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Recent Questions

Singularity Theory

Time Magazine recently ran an article on Singularity Theory, which was new to me and very fascinating, and scary at the same time, that human intelligence is about to be surpassed by machines. Are you familiar with this theory, and what does Judaism have to say about it?

The Aish Rabbi Replies:

I am a bit familiar, but far from well-versed in this theory. Vernor Vinge and Ray Kurzweil take the lead among other scientists and mathematicians whom have studied technological progress, especially that of computer intelligence, and have extrapolated that progress into the future with very compelling predictions. They forecast, assuming current rate of technological progress that in some 30 years computers will become “superintelligent,” far bypassing human intelligence.

Since at that time it is impossible to predict how the world, and mankind, will continue to progress, that time spells the end of human intelligence and control as we now know it. At that time we will potentially be replacing our intelligence; and perhaps control of the world itself, with that of computers. Hence it is called “Singularity,” borrowed from the astrophysical term describing a black hole. Much like scientific and mathematical predictability breaks down in a black hole, expectedness becomes illusory after the time of superintelligence.

Much of this theory is predicated on studies which show that technological advancement is not linear but exponential, especially with regards to computer intelligence. This is particularly intriguing to me, as this very fact was prophesied by the renowned sage, the Chofetz Chaim. He predicated his prediction upon Torah sources that the industrial revolution, which was then really “picking up steam,” would move ahead exponentially as we approach pre-messianic times. He also said that the world would have a spiritual downturn which would also advance exponentially, and that the two are related.

My mentor in Jerusalem explained the relationship decades ago that the more machines take over for man, the greater the potential for man’s self-esteem, personal growth and even spiritual greatness to decline. This was not to say we should shun progress, only to recognize its potential pitfalls and take them into account.

One thing which is clear from Singularity Theory is its proponents’ glaring omission of the Human Soul from the equation. From a Jewish perspective, it is not possible for a computer, no matter how intelligent, to truly replicate human thought, despite the adamant insistence of Kurzweil. His insistence that a computer could potentially duplicate all of human emotions and responses is based on his purely physiological and mundane outlook on the human experience. Judaism, however, proclaims that much of what we think and feel is not chemical-based but soul-based. Although with regards to raw intelligence it is possible, the lack of a soul renders obsolete the thought that a computer, even with a full-functioning human brain, could truly operate as a human.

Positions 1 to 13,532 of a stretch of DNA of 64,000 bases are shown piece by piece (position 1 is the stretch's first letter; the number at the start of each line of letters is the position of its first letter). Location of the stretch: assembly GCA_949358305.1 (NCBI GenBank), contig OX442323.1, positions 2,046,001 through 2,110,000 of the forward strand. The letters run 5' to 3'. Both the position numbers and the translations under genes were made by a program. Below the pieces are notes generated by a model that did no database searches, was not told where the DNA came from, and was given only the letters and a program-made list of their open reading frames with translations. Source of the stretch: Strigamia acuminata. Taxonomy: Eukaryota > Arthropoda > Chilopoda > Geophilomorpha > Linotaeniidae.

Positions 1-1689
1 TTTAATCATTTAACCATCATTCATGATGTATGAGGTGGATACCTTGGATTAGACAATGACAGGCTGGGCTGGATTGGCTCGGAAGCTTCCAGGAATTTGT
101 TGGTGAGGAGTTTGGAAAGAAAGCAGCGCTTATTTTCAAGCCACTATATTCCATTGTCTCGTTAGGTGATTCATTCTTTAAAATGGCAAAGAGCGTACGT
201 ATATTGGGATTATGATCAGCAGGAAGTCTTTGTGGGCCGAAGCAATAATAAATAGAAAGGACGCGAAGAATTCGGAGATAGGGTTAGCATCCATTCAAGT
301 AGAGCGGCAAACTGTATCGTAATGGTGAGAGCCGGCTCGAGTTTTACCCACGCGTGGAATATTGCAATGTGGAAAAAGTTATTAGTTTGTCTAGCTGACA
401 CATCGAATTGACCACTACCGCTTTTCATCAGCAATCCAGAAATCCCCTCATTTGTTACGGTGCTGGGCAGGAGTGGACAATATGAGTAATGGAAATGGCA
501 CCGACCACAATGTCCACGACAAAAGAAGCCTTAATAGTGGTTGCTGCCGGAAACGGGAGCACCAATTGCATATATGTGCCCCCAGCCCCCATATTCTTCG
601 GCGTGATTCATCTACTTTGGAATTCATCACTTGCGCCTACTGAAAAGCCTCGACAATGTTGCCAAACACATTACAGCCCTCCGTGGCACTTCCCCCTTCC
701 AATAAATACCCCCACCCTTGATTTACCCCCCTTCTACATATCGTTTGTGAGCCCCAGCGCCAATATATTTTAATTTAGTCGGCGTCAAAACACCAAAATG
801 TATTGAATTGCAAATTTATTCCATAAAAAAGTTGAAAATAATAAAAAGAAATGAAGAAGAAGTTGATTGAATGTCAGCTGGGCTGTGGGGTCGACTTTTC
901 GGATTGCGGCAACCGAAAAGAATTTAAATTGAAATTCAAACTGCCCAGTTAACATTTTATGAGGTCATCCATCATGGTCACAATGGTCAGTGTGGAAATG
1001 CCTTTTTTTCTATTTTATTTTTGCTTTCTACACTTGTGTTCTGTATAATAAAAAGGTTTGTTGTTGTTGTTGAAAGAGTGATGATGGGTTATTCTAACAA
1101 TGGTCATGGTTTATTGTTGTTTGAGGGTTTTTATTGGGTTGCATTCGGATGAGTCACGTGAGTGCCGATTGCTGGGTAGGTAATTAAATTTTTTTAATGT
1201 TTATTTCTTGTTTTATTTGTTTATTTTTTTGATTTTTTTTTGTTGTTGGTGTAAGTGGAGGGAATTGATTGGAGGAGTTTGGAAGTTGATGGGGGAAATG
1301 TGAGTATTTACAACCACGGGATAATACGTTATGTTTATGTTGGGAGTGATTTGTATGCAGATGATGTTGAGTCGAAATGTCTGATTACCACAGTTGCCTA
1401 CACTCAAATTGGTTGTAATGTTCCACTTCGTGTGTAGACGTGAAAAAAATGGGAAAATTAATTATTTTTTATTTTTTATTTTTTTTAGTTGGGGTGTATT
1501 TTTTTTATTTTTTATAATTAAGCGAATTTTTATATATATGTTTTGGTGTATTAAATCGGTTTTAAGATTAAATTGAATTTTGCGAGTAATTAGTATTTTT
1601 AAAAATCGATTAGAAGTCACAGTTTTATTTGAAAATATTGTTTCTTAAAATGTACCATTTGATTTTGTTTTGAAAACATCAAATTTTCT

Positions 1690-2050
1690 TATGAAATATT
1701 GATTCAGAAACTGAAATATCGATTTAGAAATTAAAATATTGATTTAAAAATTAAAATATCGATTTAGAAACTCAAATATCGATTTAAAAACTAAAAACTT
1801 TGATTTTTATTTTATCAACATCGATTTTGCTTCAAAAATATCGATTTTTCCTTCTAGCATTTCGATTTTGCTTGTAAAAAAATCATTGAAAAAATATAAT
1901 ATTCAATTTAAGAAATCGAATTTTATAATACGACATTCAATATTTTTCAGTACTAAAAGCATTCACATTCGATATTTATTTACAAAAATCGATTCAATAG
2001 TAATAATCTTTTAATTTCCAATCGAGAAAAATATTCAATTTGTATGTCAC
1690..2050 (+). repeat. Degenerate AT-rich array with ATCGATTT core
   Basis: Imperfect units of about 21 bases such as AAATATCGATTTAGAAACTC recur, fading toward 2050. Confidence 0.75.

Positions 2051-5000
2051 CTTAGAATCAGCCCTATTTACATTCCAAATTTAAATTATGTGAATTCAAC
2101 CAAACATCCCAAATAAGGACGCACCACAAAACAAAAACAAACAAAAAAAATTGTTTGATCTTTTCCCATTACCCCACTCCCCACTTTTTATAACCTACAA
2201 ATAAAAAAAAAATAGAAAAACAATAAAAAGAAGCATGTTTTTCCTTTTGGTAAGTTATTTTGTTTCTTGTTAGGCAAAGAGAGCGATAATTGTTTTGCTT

Another prediction made by some Singularists is that Superintelligence could do away with death and dying. From a Jewish perspective this is not only impossible, but counterproductive. Man was initially created to live forever, if not for the sin of eating the forbidden fruit. At that time God decreed that mankind must die for the souls to disconnect from that sin which is now part of the stuff of mankind. There will come a time, according to Judaism, when we will indeed rejoin our souls and live eternally. But in the world we live in presently, only via death can the soul purify itself from any negativity which would taint its eternal nature. Not only could computers not overthrow God’s decree, we wouldn’t want them to!


Jewish Unity

In school I am delivering a speech and the topic I have chosen is "The importance of Israel to North American Jews today." I don't have any family in Israel and have no real connection to the country. As a result, when I hear about the current crisis in Israel, I don't get as emotional as others who have more connection to Israel. I want to provide an answer to the question: Why we should care about Israel today? Perhaps you have some ideas.

The Aish Rabbi Replies:

The Talmud says: "The Jewish people are called 'person,' but other nations are not called 'person.' What does this mean? Of course non-Jews are also human beings!

The explanation is that the entire Jewish people are a singular unit, all part of the same reality. If you're slicing something and accidentally cut your finger, do you take the knife and cut your other hand in revenge? Of course not. Why? Because your other hand is part of you, too. The Jewish people are one. I love my right hand as much as my left hand.

Indeed, when one group of Jews has a problem, we all share in the problem.